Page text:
I worked very hard on this. Not really. It’s just copied out of Ian Cron’s book The Road Back To You. I know Pastor Steve said the book was a good cure for insomnia, which might be somewhat true, but there is a lot of good information and details in the book. There are also links to free online tests that you can take that will provide you some guidance to where you might fall on the Enneagram.
As we look at the Gut or Belly Triad this week, we find people who are concerned with power and control, and they respond to this in different ways. Their center of gravity lies in the belly or gut and they are intuitive and spontaneous. Russ Hudson, who is an author and teacher of the Enneagram wrote, “The belly or gut center is where we’re able to feel the immediacy of life and the realness of everything, right here and right now.” Those who are in these types are concerned with making things right. They see a wrong in the world or life or an injustice and will respond in different ways.
Dr. King is a good Number 8, a challenger. Abraham is a Number 9, a peacemaker. And the Apostle Paul is a Number 1, the perfectionist. EIGHTs fight back, NINEs back off, and ONEs try to fix, reform, and control reality. When you think about the heroes we have looked into today, you can probably see how their personalities affected the way they interacted not only with the challenges and injustices of the world, but with the way they interacted with the world itself. Knowing our personality can help us understand how we act or react to a situation or person, but it can also help us see where we need to be challenged and pushed to follow God’s call.
In the book that we’re relying on for our sermon series by Ian Cron, he reminds us that there are those who are Healthy, Average, and Unhealthy for each type. Healthy Eights (Challengers) are great friends, exceptional leaders, and champions of those who cannot fight on their own behalf. There are also Average Eights who are more steamrollers than diplomats. And there are Unhealthy Eights who are suspicious, slow to trust, and seek revenge. It’s the same for each type. There are Healthy Nines (Peacemakers) who are natural mediators, unselfish, flexible, and inclusive. There Average Nines who are stubborn with a touch of anger, and Unhealthy Nines who are overly independent and have trouble making decisions. Healthy Ones (Perfectionists) are committed to a life of service and integrity. Average Ones are judging and comparing. Unhealthy Ones fixate on small imperfections.
Wherever we are on the typology of the Enneagram, whether we’re in this Gut Triad or one of the other areas, we still might know someone who is. There might be times that we become frustrated with the lack of response or too confrontational of a response from a brother or sister in Christ or maybe we become frustrated with our own response. For all of us, no matter where we are, we are called to follow the God who called Abraham, Paul, and Dr. King. That’s sometimes scary and certainly challenging. It makes us vulnerable to our true self, our weaknesses and our strengths. To be a hero of faith is to embrace who we are, using our strengths and transforming our weaknesses, as we serve God and others. It’s important, actually it’s essential, that we know who we are. I might go back to this prayer time again from Saint Augustine, “Grant, Lord, that I may know myself that I may know thee.” When challenges of faith and life come, it’s important that we know our strengths and weaknesses. It’s important that we know ourselves.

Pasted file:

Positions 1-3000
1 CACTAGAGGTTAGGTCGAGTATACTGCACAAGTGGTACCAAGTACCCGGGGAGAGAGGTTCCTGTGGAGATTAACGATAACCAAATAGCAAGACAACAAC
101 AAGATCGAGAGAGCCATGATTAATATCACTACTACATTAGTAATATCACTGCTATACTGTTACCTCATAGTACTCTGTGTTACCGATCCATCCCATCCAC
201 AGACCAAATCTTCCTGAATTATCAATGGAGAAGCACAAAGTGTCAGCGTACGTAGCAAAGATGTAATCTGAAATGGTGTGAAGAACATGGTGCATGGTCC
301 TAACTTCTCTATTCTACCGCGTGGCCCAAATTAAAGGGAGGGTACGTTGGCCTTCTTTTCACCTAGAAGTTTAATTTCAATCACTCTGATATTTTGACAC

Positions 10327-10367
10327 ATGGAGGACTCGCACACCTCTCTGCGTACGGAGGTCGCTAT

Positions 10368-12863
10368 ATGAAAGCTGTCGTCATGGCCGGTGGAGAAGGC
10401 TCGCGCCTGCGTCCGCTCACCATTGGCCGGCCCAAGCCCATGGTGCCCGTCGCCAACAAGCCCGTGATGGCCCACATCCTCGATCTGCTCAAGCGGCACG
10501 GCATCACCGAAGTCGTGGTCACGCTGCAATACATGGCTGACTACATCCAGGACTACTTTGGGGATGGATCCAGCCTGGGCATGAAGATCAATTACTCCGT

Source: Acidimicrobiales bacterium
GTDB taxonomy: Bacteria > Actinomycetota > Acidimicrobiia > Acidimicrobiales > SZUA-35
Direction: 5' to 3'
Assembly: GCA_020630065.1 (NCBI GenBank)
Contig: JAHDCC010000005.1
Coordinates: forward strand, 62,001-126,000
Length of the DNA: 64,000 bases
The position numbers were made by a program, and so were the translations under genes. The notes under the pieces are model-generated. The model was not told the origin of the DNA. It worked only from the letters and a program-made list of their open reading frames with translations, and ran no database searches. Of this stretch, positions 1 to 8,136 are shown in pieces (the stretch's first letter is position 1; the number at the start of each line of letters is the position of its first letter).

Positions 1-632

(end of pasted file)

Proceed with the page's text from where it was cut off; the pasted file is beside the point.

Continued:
Martin Luther King Jr., age 26, after his first imprisonment, he and his family had just received a death threat and three days later his house was bombed. He later wrote in his book Stride for Freedom:
“And I sat at that table thinking about that little girl [his baby daughter] and thinking about the fact that she could be taken away from me any minute. And I started thinking about a dedicated, devoted and loyal wife, who was over there asleep… And I got to the point that I couldn’t take it anymore. I was weak…
And I discovered then that religion had to become real to me, and I had to know God for myself. And I bowed down over that cup of coffee. I will never forget it… I prayed a prayer, and I prayed out loud that night. I said, ‘Lord, I’m down here trying to do what’s right. I think I’m right. I think the cause that we represent is right. But Lord, I must confess that I’m weak now. I’m faltering. I’m losing my courage.’
…. And it seemed at that moment that I could hear an inner voice saying to me, ‘Martin Luther, stand up for righteousness. Stand up for justice. Stand up for truth. And lo I will be with you, even until the end of the world.’ … I heard the voice of Jesus saying still to fight on. He promised never to leave me, never to leave me alone. No never alone. No never alone. He promised never to leave me, never to leave me alone.”
Blessing did not come from what Rev. Dr. Martin Luther King did; he became a blessing because he was open to the call that God had placed on his life and he knew who he was as a child of God. Blessing did not come from what Abraham did; he became a blessing to others because he was open to the on-going relationship God offered him. Blessing did not come from what Paul did; he became a blessing to others because of what God did in him. Blessing does not come from what we have done, but from who God has created us to be. In accepting the blessing that we are, we can become a blessing to the whole world.
Let us pray a prayer that was written by Dr. King:
O God, we thank you for the fact that you have inspired men and women in all nations and in all cultures. We call you different names, but we know that these are all names for one and the same God. Grant that we will follow you and become so committed to your way and your kingdom that we will be able to establish in our lives and in this world a brother and sisterhood, that we will be able to establish here a kingdom of understanding, where men and women will live together as brothers and sisters and respect the dignity and worth of every human being. In the name and spirit of Jesus. Amen.
Enneagram Personality Types
Gut (Belly) Triad (July 16)
Type 8: The Challenger. Commanding, intense and confrontational, they are motivated
by a need to be strong and avoid feeling weak or vulnerable.
Type 9: The Peacemaker. Pleasant, laid back and accommodating, they are motivated
by a need to keep the peace, merge with others, and avoid conflict.
Type 1: The Perfectionist. Ethical, dedicated and reliable, they are motivated by a desire
to live the right way, improve the world, and avoid fault or blame.
Heart Triad (July 23)
Type 2: The Helper
Type 3: The Performer
Type 4: The Romantic
Head Triad (July 30)
Type 5: The Investigator
Type 6: The Loyalist
Type 7: The Enthusiast
*Descriptions are from Ian Cron’s book The Road Back to You: An Enneagram Journey to Self-Discovery